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Newton, P.M. (1984). Samuel Johnson's Breakdown and Recovery in Middle-Age: A Life Span Developmental Approach to Mental Illness and its Cure. Int. R. Psycho-Anal., 11:93-118.

(1984). International Review of Psycho-Analysis, 11:93-118

Samuel Johnson's Breakdown and Recovery in Middle-Age: A Life Span Developmental Approach to Mental Illness and its Cure

Peter M. Newton

SUMMARY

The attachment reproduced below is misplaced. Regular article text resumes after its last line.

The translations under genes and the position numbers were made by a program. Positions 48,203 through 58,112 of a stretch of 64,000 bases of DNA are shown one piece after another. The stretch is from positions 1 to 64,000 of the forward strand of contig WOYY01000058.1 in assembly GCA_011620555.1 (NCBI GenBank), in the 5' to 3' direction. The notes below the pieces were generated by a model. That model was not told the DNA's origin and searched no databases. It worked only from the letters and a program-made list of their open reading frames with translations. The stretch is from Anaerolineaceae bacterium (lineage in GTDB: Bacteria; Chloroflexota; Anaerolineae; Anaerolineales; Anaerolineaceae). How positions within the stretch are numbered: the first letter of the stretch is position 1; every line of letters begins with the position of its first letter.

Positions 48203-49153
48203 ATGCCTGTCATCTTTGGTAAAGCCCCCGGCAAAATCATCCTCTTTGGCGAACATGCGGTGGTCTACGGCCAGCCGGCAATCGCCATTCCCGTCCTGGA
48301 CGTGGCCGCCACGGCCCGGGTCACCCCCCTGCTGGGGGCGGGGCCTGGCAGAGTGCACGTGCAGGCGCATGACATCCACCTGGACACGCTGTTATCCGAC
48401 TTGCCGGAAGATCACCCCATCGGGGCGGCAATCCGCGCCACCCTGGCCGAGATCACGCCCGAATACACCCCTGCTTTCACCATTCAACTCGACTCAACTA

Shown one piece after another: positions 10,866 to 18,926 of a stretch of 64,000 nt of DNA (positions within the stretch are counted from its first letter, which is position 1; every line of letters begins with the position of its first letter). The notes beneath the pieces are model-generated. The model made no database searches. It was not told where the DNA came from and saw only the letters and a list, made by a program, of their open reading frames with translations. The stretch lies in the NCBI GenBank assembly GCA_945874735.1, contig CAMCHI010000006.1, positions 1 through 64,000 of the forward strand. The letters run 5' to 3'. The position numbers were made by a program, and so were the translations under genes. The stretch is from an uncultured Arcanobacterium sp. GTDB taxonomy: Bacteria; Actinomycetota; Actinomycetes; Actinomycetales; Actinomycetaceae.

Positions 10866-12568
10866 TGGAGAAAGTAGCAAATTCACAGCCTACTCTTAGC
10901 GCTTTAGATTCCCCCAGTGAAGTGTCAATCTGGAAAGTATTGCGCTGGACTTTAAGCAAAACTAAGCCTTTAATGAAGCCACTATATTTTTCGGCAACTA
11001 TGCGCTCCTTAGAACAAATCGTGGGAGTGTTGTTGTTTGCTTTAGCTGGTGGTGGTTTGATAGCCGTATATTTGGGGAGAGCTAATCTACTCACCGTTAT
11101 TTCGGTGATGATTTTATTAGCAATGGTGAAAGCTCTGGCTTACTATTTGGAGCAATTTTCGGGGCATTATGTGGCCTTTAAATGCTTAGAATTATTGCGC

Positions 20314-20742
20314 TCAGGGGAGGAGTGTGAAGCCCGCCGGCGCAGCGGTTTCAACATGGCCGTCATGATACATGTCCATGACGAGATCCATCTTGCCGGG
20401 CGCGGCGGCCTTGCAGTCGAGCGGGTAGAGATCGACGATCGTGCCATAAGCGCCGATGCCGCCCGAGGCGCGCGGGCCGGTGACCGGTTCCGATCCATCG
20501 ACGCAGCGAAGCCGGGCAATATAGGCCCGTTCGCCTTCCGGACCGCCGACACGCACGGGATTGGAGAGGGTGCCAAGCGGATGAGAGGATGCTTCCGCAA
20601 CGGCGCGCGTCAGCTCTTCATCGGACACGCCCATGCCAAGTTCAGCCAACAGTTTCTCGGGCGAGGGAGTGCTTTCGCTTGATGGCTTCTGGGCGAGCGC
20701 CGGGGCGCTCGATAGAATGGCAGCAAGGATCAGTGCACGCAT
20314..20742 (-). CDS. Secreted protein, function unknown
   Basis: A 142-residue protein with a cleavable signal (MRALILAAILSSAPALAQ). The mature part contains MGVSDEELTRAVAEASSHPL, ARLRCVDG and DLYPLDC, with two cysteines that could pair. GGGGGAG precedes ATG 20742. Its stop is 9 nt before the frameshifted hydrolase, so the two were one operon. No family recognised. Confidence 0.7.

Samuel Johnson was severely depressed throughout the decade of his fifties. By 62 he was cured, and the next ten years were the happiest of his entire life. I analyse these changes from a life span developmental perspective and find that Johnson's depression was a product of a developmental failure in adulthood—his inability to do the psychological work of the mid-life transition—operating upon an oedipally-based depressive character formed in childhood. I offer the hypothesis that transitional periods in the life cycle promote a regression in the personality, and that during these periods structural changes are accelerated in the relationship between the ego and the superego.

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